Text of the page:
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Featured image: A child burial at the abandoned medieval village of Hatch, which was excavated in the winter of 1984 and 1985.

Excavations in village reveal sad fact of high medieval infant mortalities

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The infant mortality rate was so high in the Middle Ages that half the burials in a deserted medieval English town excavated by archaeologists in the 1980s were of children. The rate of infant mortalities then was about 100 out of every 1,000 live births, compared to the present rate in the United Kingdom of 4 out of 1,000 live births.

Archaeologists were excavating at the site of an Iron Age settlement in Basingstoke in the winter of 1984-'85 when they came upon the medieval settlement that included a church, burial ground and various artifacts, says the blog Hampshire Archaeology , which is maintained by county archaeologist Dave Allen.

Documentary evidence has revealed that the settlement was the church and ancient manor of Hatch. The blog says it was “probably quite a high status settlement in the 12 th and 13 th centuries, when high-class imports such as pottery from Saintonge were being used. By the time of Edward III (1327-77), however, 300 acres in the parish were recorded as ‘untilled and unsown’ and by 1380 it was exonerated from paying tithes and merged with Cliddesden. The name survived – in Hatch Warren Farm – and was later adopted for the development, but the location was lost, until Basingstoke expanded in this direction and the archaeologists got to work.”

Archaeologists determined by studying pottery that there were three occupation phases from the mid-11 th century to the late 15 th. The church had a nave and chancel and was in the middle of a large cemetery. When it was built is not known because no walls or floors were removed, but the researchers think it was probably an early Norman church, possibly built before the Norman Conquest of 1066 AD.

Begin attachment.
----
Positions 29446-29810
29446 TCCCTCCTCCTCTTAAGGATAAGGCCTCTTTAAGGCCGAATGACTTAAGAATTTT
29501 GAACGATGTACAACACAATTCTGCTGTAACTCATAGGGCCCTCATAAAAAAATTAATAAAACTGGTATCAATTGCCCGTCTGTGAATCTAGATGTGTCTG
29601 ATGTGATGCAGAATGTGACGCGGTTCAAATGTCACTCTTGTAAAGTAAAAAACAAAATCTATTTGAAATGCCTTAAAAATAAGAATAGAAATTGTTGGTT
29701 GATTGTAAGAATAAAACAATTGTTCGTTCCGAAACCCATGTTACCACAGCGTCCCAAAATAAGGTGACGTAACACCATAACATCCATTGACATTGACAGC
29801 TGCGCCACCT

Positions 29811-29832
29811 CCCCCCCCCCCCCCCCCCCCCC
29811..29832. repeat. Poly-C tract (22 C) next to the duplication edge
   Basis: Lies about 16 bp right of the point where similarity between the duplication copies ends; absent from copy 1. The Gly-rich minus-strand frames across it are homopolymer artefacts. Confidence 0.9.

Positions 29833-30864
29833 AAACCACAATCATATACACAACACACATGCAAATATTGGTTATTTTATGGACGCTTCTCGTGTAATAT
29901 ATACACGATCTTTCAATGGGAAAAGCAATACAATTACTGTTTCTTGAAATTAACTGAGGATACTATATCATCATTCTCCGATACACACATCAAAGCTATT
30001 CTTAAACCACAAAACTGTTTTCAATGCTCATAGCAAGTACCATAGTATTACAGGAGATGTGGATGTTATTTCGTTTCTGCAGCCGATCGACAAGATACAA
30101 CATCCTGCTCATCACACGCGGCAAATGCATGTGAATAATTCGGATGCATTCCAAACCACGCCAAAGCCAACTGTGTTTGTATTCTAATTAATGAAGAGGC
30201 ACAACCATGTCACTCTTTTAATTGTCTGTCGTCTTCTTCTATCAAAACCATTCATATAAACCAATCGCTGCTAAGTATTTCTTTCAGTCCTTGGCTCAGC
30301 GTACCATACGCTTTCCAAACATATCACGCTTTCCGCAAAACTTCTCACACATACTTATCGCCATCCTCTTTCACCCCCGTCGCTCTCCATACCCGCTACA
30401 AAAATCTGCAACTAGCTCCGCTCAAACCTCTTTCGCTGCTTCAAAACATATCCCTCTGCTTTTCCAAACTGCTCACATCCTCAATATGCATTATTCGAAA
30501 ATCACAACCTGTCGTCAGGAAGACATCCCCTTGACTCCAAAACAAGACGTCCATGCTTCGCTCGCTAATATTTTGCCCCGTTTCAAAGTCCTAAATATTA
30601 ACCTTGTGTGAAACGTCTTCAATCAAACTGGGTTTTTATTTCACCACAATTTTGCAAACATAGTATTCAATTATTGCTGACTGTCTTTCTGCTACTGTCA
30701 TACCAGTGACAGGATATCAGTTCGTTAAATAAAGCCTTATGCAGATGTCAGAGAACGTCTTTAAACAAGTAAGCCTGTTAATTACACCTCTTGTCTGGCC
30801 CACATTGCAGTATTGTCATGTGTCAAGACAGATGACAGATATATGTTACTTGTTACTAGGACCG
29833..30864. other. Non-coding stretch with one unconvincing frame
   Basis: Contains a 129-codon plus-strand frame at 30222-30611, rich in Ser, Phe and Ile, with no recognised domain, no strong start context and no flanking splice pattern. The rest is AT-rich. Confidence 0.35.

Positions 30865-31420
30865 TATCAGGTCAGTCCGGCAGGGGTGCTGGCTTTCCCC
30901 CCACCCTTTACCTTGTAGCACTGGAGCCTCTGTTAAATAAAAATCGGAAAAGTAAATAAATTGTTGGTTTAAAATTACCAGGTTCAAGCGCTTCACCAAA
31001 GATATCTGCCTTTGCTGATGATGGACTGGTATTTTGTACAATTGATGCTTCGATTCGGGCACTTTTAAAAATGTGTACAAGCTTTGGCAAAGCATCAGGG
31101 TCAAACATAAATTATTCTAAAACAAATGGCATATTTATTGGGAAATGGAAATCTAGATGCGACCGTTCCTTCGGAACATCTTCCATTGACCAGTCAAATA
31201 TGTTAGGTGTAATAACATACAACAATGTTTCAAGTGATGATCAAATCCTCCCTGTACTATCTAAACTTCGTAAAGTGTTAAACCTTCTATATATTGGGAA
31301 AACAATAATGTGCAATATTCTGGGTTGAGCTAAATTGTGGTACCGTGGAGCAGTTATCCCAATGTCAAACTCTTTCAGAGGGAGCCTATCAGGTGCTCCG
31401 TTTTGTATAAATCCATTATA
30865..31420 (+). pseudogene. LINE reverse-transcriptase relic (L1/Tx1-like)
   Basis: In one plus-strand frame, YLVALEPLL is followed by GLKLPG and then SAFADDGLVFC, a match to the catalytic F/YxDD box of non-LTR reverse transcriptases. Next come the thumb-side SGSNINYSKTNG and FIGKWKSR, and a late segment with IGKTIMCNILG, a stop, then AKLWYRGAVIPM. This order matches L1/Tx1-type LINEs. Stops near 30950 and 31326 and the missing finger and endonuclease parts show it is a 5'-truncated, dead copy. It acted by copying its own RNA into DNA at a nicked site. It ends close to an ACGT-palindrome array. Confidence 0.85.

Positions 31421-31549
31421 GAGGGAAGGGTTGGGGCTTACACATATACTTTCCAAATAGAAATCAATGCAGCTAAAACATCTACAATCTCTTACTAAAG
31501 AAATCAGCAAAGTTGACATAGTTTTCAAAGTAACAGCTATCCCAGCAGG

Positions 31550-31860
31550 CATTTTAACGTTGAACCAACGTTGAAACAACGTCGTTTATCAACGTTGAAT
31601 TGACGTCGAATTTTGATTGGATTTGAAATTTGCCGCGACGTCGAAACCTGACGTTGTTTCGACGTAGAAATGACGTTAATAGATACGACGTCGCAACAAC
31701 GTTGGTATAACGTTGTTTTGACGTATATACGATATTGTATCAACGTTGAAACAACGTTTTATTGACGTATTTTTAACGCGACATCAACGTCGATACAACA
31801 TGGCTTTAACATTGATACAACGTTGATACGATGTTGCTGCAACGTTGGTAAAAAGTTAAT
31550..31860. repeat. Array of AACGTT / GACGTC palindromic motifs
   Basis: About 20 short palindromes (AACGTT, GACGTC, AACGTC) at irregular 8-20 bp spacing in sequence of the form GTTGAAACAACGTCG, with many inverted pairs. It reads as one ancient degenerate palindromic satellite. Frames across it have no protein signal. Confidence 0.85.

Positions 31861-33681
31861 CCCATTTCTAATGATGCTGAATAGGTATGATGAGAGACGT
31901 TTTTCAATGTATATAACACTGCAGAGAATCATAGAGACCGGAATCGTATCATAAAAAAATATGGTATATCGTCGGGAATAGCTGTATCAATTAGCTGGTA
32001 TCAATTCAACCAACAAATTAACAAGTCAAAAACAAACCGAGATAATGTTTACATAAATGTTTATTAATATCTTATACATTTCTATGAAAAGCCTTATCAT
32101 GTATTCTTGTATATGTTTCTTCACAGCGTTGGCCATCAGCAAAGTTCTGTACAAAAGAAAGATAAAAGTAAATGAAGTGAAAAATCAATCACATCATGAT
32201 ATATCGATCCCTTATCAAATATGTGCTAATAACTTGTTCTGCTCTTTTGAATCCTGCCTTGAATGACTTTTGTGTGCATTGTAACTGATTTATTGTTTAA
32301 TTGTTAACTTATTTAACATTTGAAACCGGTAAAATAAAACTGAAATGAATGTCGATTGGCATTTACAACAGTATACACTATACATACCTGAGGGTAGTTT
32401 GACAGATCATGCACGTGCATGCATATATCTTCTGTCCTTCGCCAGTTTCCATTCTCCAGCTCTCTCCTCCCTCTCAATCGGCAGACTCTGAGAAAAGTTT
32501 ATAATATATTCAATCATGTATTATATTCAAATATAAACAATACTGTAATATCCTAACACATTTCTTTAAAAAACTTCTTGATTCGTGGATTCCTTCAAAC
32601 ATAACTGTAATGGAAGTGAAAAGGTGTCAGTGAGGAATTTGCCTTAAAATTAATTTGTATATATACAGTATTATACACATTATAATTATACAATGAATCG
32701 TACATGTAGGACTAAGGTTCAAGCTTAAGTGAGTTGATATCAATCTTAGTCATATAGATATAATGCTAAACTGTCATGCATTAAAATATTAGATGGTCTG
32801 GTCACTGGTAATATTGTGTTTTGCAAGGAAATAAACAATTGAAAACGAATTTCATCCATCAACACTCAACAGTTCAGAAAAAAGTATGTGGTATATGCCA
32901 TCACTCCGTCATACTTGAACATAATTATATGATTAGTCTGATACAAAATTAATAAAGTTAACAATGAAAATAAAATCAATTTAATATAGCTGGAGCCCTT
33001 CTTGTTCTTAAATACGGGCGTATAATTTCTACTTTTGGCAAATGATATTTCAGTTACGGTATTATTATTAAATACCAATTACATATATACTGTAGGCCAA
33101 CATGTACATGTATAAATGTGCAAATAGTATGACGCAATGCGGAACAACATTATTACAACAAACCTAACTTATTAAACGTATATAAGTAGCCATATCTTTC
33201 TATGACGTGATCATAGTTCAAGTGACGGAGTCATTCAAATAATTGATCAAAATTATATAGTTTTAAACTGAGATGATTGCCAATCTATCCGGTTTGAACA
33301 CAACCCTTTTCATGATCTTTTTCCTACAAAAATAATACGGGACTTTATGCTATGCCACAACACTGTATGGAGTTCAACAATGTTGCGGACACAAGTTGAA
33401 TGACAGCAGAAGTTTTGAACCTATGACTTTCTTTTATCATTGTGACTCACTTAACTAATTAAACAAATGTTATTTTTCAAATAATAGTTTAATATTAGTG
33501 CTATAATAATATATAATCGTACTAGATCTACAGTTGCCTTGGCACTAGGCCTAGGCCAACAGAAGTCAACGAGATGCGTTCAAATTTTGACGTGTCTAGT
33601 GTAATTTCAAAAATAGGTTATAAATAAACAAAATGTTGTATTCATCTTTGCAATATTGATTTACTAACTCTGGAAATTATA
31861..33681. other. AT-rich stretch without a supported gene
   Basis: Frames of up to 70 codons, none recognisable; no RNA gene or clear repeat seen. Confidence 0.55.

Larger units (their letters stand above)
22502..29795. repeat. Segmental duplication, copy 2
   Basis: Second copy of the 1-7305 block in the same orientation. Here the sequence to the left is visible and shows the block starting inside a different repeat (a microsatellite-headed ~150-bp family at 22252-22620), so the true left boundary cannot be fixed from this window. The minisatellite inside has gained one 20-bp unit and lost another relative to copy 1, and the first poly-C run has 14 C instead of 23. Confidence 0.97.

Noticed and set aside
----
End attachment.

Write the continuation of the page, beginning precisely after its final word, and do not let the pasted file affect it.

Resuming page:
Some of the skeletons were disturbed by ploughing.

Some of the skeletons were disturbed by ploughing. ( Hampshire Archaeology photo )

Of the burials the Hampshire Archaeology blog says:

'There were nine graves within the church building, two of which were cut through by the eastern and western walls. Five of the graves were excavated, producing six burials. One of them (Grave 0369) was of a mature adult male accompanied by a pewter chalice and paten and an iron buckle, and this was presumably the grave of a priest. Another, earlier grave, of an immature male, was accompanied by two silver farthings of Edward I (minted 1280-1300). Two of the burials from inside the church were of infants, one of whom had been buried in a coffin. The churchyard enclosure was found to contain at least 258 graves of which 37 were excavated, revealing at least 46 burials. There were a number of double burials, several graves had been re-used and inter-cutting was common. More than half the burials were of children. This is a high ratio, but the infant mortality rate would have been high in the medieval period …'

A paten is the plate used in Catholic mass to hold the communion wafer.

A communion plate or paten in the grave of what was probably a priest in the medieval village of Hatch.

A communion plate or paten in the grave of what was probably a priest in the medieval village of Hatch. ( Hampshire Archaeology photo )

The village homes and other structures were made of timber. In later phases they show greater use of more advanced framing techniques. In earlier phases the foundations were more substantial.

Featured image: Featured image: A child burial at the abandoned medieval village of Hatch, which was excavated in the winter of 1984 and 1985. (Hampshire Archaeology blog photo )

By Mark Miller

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